Currently reading: Formula 1 2021: 23-race calendar includes new Saudi Arabia GP
Next season, due to begin in Melbourne on 21 March, will include return of the Dutch GP at Zandvoort
James Attwood, digital editor
News
3 mins read
10 November 2020

Formula 1 bosses have released a 23-race provisional calendar for the 2021 season, including a new street race in Jeddah, Saudi Arabia, and the delayed return of the Dutch Grand Prix.

Aside from the Saudi Arabia event, the 2021 schedule is similar to the calendar originally planned for this season, before it was disrupted by the coronavirus pandemic. F1 bosses managed to compile a 17-race 2020 season, although numerous planned events were canned, with several replacement venues added to boost the number of races.

The season is due to start with the Australian Grand Prix in Melbourne on 21 March, and F1 bosses say that, after their experience of running events in 2020, they are “confident that the plans and procedures we have in place will allow us to return to a level of normality” next year.

F1 bosses added that “they expect fans to return for the 2021 season”, although that is likely to be down to regulations in each country on the schedule.

The previously announced Saudi Arabia event is scheduled to run as a night race on 28 November and will be the penultimate event of the season. The race will be held on a street circuit in Jeddah, with plans to eventually build a permanent circuit close to Riyadh. The addition of the event to the calendar has been criticised by some humanitarian organisations due to Saudi Arabia’s human rights record.

The calendar also includes the Dutch GP at Zandvoort, which was due to return to the calendar this year to capitalise on the immense popularity of Max Verstappen but was one of the events axed due to Covid-19 concerns. That event is now scheduled for 5 September.

The calendar includes an event listed as ‘TBC’ on 25 April. The slot was originally intended for a new race in Vietnam, but that event has been canned for what are understood to be political issues over the race. Meanwhile, the Spanish GP in Barcelona and Brazilian GP at Interlagos are both listed on the calendar as being ‘subject to contract’.

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If every event is held, the 23 planned races will be a new record for F1, breaking the record of 21 set in 2016, 2018 and 2019. The British Grand Prix at Silverstone is due to take place on 18 July.

Despite the popularity of the replacement events held this year at the likes of the Nürburgring, Imola and Portimão, none of the replacement 2020 venues are due to retain a spot on the calendar for 2021 – although it is possible one could step into the gap left by the axed Vietnam race.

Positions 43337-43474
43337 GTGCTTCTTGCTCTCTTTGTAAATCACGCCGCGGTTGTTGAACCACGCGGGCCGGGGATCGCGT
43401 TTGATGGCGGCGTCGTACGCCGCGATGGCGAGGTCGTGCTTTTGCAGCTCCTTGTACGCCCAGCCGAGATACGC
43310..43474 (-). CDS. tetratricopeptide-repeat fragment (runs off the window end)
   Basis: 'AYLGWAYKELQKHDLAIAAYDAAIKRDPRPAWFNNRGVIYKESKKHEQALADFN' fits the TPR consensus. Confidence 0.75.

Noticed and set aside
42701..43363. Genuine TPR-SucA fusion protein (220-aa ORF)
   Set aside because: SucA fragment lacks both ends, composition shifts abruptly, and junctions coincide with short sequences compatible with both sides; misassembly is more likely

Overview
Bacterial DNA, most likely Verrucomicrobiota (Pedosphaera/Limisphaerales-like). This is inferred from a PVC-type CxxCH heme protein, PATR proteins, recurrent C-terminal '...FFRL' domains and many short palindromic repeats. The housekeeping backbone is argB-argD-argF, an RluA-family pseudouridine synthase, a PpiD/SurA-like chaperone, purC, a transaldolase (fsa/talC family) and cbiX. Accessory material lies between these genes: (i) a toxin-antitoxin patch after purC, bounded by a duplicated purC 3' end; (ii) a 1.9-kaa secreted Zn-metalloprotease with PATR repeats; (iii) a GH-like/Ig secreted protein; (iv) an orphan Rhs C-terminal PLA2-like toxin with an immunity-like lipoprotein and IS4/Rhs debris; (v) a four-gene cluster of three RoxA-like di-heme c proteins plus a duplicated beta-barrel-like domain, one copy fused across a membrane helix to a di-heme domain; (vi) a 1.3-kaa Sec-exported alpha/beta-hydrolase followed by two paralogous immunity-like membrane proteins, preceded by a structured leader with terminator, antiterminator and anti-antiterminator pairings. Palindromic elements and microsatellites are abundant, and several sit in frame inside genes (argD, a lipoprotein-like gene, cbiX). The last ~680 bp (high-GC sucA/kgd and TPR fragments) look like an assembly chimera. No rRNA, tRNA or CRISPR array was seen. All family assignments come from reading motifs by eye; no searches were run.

The calendars for the Formula 2 and Formula 3 feeder series have also been revealed. While both championships previously held two races per weekend at most European F1 races, the two series will now run at separate events and switch to a three-race format in order to cut costs.

The eight-event Formula 2 schedule includes the British GP.

2021 F1 calendar (provisional)

21 March Australian GP (Melbourne)

28 March Bahrain GP (Sakhir)

11 April Chinese GP (Shanghai)

25 April TBC

9 May Spanish GP (Barcelona)*

23 May Monaco GP (Monaco)

6 June Azerbaijan GP (Baku)

13 June Canadian GP (Montreal)

27 June French GP (Paul Ricard)

4 July Austrian GP (Spielberg)

18 July British GP (Silverstone)

1 August Hungarian GP (Budapest)

29 August Belgian GP (Spa-Francorchamps)

5 September Dutch GP (Zandvoort)

12 September Italian GP (Monza)

26 September Russian GP (Sochi)

3 October Singapore GP (Singapore)

10 October Japanese GP (Suzuka)

24 October United States GP (Austin)

31 October Mexican GP (Mexico City)

14 November Brazilian GP (Interlagos)*

28 November Saudi Arabian GP (Jeddah)

5 December Abu Dhabi GP (Abu Dhabi)

*Subject to contract

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Comments
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The Apprentice 10 November 2020

Xxxx wasn't worth posting

Xxxx wasn't worth posting anyway.
xxxx 10 November 2020

in which case

The Apprentice wrote:

Xxxx wasn't worth posting anyway.

Which makes your reply even less worthwhile

Folsom 10 November 2020

virtue signalling

xxxx wrote:

The Apprentice wrote:

Xxxx wasn't worth posting anyway.

Which makes your reply even less worthwhile

XXXX, The Apprentice has a point, but Lewis is not alone. All the celebs of the world speaking up for human rights as long as it doesn't affect their pocket. Quit F1, sleep in a makeshift tent for a year with the medics on the ground in Africa, then use your millions from a position of authority, instead of just mimicing popular media virtue signalling.

The Apprentice 10 November 2020

How will woke Lewis cope with

How will woke Lewis cope with Saudi human rights issues?
xxxx 10 November 2020

Answer

With a lot dignity than you no doubt

xxxx 10 November 2020

stupid spam rules

With a lot more dignity than you no doubt

si73 11 November 2020

The Apprentice wrote:

The Apprentice wrote:

How will woke Lewis cope with Saudi human rights issues?

I wonder if he considers boycotting races in places with issues such as these? Or whether it is better to be there and say your piece.
Certainly not for me to say, and I wouldn't object to either as it's his choice.

martin_66 11 November 2020

Errr...

The Apprentice wrote:

How will woke Lewis cope with Saudi human rights issues?

Saudi Arabia, China, Russia, Abu Dhabi, Azerbaijan, Bahrain.  Lewis Hamilton couldn't care less about human rights abuses.  All he cares about is making lots of money and jumping on the "black lives matter" bandwagon, gobbing off in countries where he knows he can get away with it.   

Where will the next race be?  North Korea?

Peter Cavellini 10 November 2020

23 races.

 Why do we need so many races?